WOMEN GONE WILD
Even though the number of women directors and show runners is still small, the ones that do break through are continually amazing us.
Especially when it comes to talking about sex. Maybe male artists have had so many more centuries and opportunities to explore these issues onscreen that the male POV seems a bit stale, tame and cliched comparison.
Maybe these female characters are so impactful because women are finally getting a voice at this moment when gender is fluid and censorship is dead, giving them a lot more creative leeway. And maybe women are just naturally more explicit when it comes time to time about sex and the rest of the world (men) are just now getting to hear that dialogue.
Our picks this week are provoked by Jill Soloway’s hot, shocking and artful new Amazon series I Love Dick. Be forewarned, this is a pretty Amazon-centric week.
Kathryn Hahn plays Chris Kraus, a floundering NYC filmmaker who accompanies her husband Sylvere (Griffin Dunne) to his writing fellowship in Marfa, Texas. There she becomes instantly, obsessively, erotically fixated on the cowboy artist who runs the place. His name is Dick and he’s played by Kevin Bacon.
Hahn’s character is a bubbling mess, with no discernable shame or boundaries. She immediately becomes known as “The Holocaust Wife” (Sylvere writes about the Holocaust) and starts frantically stalking Dick.
Meanwhile she records her obsession in a shameless series of letters, uses her erotic fantasies to rekindle the couple’s moribund sex life, and steals weed from the younger fellows.
I Love Dick is simultaneously arty, head-turning and erotic. And, features a hell of a lot of anatomy, if you care about that kind of thing.
In the week before it dropped we were hearing a lot of noise about I Love Dick; and we’re also admirers of Transparent. So we decided to go back and watch the feature film that brought Soloway into the spotlight. There’s a marked family resemblance between this movie and Dick.
In the film Kathryn Hahn plays an LA stay-at-home mom who lives in a spectacular Silverlake home. A wall of sexual apathy has halted marital relations with her app developer husband (Josh Radnor) and she’s desperate for something more stimulating than the momsters at the JCC preschool.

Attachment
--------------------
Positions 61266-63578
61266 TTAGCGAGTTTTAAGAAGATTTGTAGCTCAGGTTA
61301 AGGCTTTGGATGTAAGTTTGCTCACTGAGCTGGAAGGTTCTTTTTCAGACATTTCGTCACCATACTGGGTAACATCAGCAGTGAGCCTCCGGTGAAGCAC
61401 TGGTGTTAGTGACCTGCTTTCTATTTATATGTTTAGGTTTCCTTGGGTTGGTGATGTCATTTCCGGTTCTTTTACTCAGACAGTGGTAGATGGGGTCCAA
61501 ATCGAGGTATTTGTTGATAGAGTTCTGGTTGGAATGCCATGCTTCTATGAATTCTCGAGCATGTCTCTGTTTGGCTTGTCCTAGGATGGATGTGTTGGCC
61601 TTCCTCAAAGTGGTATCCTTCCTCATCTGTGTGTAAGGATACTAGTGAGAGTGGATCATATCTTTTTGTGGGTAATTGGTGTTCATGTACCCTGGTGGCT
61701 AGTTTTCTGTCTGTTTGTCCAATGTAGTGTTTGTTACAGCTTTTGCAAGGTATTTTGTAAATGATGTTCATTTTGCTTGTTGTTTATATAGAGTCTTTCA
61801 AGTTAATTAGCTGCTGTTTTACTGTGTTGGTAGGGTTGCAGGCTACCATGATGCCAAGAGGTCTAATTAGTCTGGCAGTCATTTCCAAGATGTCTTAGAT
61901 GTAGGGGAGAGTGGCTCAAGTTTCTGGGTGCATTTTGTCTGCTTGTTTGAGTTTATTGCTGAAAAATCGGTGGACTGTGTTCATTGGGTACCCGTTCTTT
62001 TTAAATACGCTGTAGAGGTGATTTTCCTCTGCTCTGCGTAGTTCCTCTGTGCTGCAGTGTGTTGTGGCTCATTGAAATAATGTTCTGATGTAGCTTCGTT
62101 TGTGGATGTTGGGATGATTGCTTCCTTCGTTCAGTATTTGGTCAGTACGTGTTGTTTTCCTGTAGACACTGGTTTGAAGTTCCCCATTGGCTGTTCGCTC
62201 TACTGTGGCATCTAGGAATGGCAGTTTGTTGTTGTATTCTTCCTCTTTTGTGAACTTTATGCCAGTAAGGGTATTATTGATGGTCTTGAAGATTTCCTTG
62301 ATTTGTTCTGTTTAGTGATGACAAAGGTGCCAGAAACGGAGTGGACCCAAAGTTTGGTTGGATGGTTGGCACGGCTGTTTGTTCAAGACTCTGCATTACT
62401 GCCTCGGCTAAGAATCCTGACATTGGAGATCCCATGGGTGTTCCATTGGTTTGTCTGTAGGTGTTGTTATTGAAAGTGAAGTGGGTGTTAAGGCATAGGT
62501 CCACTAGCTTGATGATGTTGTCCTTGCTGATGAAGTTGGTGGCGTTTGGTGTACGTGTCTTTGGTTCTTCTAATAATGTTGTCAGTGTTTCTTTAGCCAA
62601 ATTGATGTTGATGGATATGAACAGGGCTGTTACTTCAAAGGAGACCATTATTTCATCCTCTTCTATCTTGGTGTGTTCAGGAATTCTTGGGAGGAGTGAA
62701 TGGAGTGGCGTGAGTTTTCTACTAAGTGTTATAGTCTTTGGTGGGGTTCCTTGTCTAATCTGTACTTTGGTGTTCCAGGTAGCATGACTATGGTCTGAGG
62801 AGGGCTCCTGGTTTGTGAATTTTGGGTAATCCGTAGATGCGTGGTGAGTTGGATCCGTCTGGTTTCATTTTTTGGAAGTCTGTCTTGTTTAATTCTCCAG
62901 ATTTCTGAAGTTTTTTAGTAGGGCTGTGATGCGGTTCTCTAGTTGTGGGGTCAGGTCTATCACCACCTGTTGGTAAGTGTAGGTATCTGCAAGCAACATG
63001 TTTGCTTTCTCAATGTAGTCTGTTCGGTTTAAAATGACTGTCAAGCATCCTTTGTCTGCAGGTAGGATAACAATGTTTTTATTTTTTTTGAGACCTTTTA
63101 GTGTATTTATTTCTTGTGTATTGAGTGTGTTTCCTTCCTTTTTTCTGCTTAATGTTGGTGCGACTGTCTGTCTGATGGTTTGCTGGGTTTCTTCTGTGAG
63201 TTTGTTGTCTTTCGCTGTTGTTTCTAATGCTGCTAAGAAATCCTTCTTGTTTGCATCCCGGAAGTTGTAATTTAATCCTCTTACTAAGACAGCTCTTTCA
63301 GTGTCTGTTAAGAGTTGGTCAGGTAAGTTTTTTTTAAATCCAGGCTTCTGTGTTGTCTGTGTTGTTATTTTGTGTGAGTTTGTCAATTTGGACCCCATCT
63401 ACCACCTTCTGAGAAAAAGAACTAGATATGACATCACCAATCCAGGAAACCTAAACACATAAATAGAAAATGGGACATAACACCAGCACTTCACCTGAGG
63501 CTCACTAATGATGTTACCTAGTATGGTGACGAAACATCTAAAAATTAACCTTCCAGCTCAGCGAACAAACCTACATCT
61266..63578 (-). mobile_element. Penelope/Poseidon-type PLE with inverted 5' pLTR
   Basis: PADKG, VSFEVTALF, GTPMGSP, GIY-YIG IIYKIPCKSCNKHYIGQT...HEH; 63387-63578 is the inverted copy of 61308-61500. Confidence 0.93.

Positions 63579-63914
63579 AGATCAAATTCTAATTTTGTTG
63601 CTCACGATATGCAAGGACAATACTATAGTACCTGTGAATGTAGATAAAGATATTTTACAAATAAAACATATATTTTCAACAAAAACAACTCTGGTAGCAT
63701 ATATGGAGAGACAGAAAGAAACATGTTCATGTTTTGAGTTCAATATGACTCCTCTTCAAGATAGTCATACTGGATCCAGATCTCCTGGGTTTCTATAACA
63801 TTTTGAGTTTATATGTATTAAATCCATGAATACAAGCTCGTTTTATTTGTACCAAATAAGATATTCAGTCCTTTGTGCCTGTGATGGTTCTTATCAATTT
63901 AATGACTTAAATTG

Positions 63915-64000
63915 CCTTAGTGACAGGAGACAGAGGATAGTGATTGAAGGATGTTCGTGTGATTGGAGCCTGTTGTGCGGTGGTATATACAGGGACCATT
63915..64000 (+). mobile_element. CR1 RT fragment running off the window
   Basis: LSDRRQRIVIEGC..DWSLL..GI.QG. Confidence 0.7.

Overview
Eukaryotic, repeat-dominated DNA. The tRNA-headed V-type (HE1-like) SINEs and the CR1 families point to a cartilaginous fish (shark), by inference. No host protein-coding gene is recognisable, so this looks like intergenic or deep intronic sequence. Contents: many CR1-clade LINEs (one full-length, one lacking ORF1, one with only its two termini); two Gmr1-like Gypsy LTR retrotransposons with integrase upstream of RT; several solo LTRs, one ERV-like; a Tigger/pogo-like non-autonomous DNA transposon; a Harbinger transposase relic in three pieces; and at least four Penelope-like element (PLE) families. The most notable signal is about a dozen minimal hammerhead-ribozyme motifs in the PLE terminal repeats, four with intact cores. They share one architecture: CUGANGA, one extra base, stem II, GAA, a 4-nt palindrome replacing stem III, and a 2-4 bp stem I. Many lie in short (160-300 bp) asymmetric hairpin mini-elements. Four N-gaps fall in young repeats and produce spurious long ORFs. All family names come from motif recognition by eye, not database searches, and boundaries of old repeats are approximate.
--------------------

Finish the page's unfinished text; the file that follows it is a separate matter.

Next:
The couple goes to a strip joint with some adventurous friends and the husband buys her a lap dance with blonde pole rider McKenna (Juno Temple). When something starts happening in her crotch, she freaks out.
But this is a Soloway character. Within a few days she has stalked and befriended the stripper and installed McKenna in the spare bedroom under the pretext of saving her.
Things escalate from there – in ways that are both surprising and provocative — until the inevitable explosion.
Part of what’s remarkable is the lack of bourgeois moralizing and the extremes to which both Soloway and Hahn are willing to push the character as she reconnects with her lost libido.
The next two picks are UK imports.
Fleabag is a comic tragedy in six terse episodes. Within the first five minutes of the first episode our heroine is talking intimately to us (the camera) as she describes what is happening to her just out of frame – taking it up the bum.
Our heroine is the owner of a failing tea shop in London which she started with her best friend, now deceased, who died a semi-suicide, leaving behind a pet guinea pig. She tells her story with charm and black humor, enticing us along until we realize that both we and her have been waltzing into the toothy jaws of an emotional trap.
As writer/star Phoebe Waller-Bridge pointed out in a recent Q&A, throughout the series you don’t actually see much of anything; and yet, because of the intimate soliloquys, it feels like one of the filthiest TV shows you’ve ever experienced.